I sit for a while and imagine the saw dancing in the air and cutting the wood by itself, like a scene from Mary Poppins Goes Lumberjacking. I glance at my watch. Twenty-five minutes until all hell breaks loose. I jump up, grab the saw once more and pull the starter handle rapidly, again and again. As the engine fires into life with a high-pitched, two-stroke whine, a drip of seventy percent proof sweat runs into one eye. It stings like a bastard, and my hand releases the saw and shoots to the offended location. A rubbing hand and plenty of tears quickly spread the pain and loss of sight to the other eye. I am temporarily blind.

I am reminded of the live saw as pain and strong vibrations travel up my legs. The revs are high enough to circumvent the clutch. Whether I can see the saw or not, the vicious-toothed chain will be spinning. I am acutely aware that with one false move, both my feet are gone. My heart will have pumped my body empty long before I can crawl to the house. At least there will be a trail to follow. I’ll be found, face down in the gravel, outside the back door, a severed foot in each pocket – you can’t carry your feet and drag yourself along the ground! How they’ll laugh. I knew the drink would kill me in the end, but who could have foreseen this scenario? I suppose Laura will reach straight for the insurance documents. I’m worth far more dead than alive – in so many ways. I guess I always was, I just didn’t care. I command my eyelids to open but the more I try, the more they scratch and weep, insisting on remaining tightly shut. How far does the blade have to cut through my flesh before my mind can override my eyes’ protection mechanisms? Why won’t they just bloody well open?

The pain’s intensity increases, one ankle is aware of hot steel against its tender skin. It is the beginning of the amputations, I’m sure of it. I bend my knees carefully so I can reach for the chainsaw. Even without sight, perhaps I can hear and feel my way to safety. The strain on my leg muscles sends my DTs into overdrive. I teeter for a second. Shit, that was close. I can no longer feel my feet. Shit, shit, shit. Stay calm. Is that why I almost stumbled? Perhaps the alcohol has numbed me. My feet are gone and my calves will follow until I am just a head staring at a spinning, greedy blade, sat in a pile of my own sawn mush. Damn those fucking Swedes and their fantastic engineering. I should have stuck to watching their pornography and left the heavy work to Laura. Where are the safety features on such a monster of a saw anyway? I can feel a letter coming on. How crazy is that?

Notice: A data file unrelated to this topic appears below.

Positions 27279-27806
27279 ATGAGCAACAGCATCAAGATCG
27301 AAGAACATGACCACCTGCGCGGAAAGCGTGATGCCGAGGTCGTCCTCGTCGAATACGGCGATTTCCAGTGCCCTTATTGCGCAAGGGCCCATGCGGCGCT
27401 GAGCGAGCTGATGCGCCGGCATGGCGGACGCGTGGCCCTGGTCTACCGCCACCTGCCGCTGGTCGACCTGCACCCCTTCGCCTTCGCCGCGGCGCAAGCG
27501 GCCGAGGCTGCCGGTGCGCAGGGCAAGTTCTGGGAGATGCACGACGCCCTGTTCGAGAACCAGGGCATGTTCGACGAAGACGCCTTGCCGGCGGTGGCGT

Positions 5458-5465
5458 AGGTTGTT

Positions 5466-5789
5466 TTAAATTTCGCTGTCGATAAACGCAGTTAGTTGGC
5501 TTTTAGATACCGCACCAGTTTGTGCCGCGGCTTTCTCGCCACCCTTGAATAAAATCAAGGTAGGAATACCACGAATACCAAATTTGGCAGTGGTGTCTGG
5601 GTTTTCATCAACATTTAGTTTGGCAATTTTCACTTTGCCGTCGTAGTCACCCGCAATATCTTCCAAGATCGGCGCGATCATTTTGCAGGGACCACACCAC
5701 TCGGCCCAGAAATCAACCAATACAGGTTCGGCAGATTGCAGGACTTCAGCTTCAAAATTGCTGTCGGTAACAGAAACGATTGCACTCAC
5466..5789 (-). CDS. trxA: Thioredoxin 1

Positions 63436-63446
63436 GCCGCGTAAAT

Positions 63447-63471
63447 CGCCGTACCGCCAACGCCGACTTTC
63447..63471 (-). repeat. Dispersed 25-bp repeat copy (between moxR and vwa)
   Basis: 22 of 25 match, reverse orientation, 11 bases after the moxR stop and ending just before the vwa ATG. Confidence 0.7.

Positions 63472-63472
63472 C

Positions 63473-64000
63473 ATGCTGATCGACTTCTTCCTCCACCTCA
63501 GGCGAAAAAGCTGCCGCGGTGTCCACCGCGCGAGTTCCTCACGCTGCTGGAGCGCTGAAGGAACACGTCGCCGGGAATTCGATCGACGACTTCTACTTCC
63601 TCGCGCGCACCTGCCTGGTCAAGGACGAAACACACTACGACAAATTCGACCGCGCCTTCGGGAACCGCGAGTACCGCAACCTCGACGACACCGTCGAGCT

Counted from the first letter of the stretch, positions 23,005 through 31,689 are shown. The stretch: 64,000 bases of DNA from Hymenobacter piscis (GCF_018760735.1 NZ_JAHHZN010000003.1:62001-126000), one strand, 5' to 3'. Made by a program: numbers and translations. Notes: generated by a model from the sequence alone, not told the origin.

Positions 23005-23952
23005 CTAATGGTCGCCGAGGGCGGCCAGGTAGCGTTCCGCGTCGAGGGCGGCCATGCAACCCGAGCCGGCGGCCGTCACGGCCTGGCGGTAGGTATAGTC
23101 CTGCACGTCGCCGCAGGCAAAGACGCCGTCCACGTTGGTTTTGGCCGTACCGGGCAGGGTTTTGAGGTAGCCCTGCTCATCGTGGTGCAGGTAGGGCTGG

I can take it no more. My body is numb from the neck down, however much of a body that might be. Perhaps it is better that I can’t see. All I can hear is the mocking whine of the engine. “I’ve got your feet, you loser,” it sings, ironically not in Swedish. I don’t know if I’m even capable of jumping, but I refuse to die a helpless coward. Left, jump left, I tell myself. But what if I jump against the chain’s blades and speed my demise? Right is probably better, or maybe forwards. Just jump, man. I can’t do it. I am going to die a coward, a useless drunken, good for nothing, unemployed coward. A narrow sliver of light appears through one eye. A sliver of hope, perhaps? The tears are dry, the pain is gone.

I open my eyes to see the chainsaw juddering about my feet, blade spinning fast. I remember now, I was supposed to check the timing of the engine. The things I forget these days. I suppose Laura will blame the drink. I will argue that it can’t be responsible for everything I do wrong. Metal teeth begin to gnaw through the rubber end of one of my trainers. I am not too late and vision is here to help. I pull my foot away to see my toes sticking out the end. They wiggle gratefully, happy to end up in the larger section of the dissected footwear.

I take a deep breath and consider my options. I’ve just got time to get to the shops before Laura gets home. She need never know. A few swigs of nerve duller, and I can numb Laura’s high-pitched lecture and keep my limbs into the bargain – double whammy! Now where to bury this bloody saw.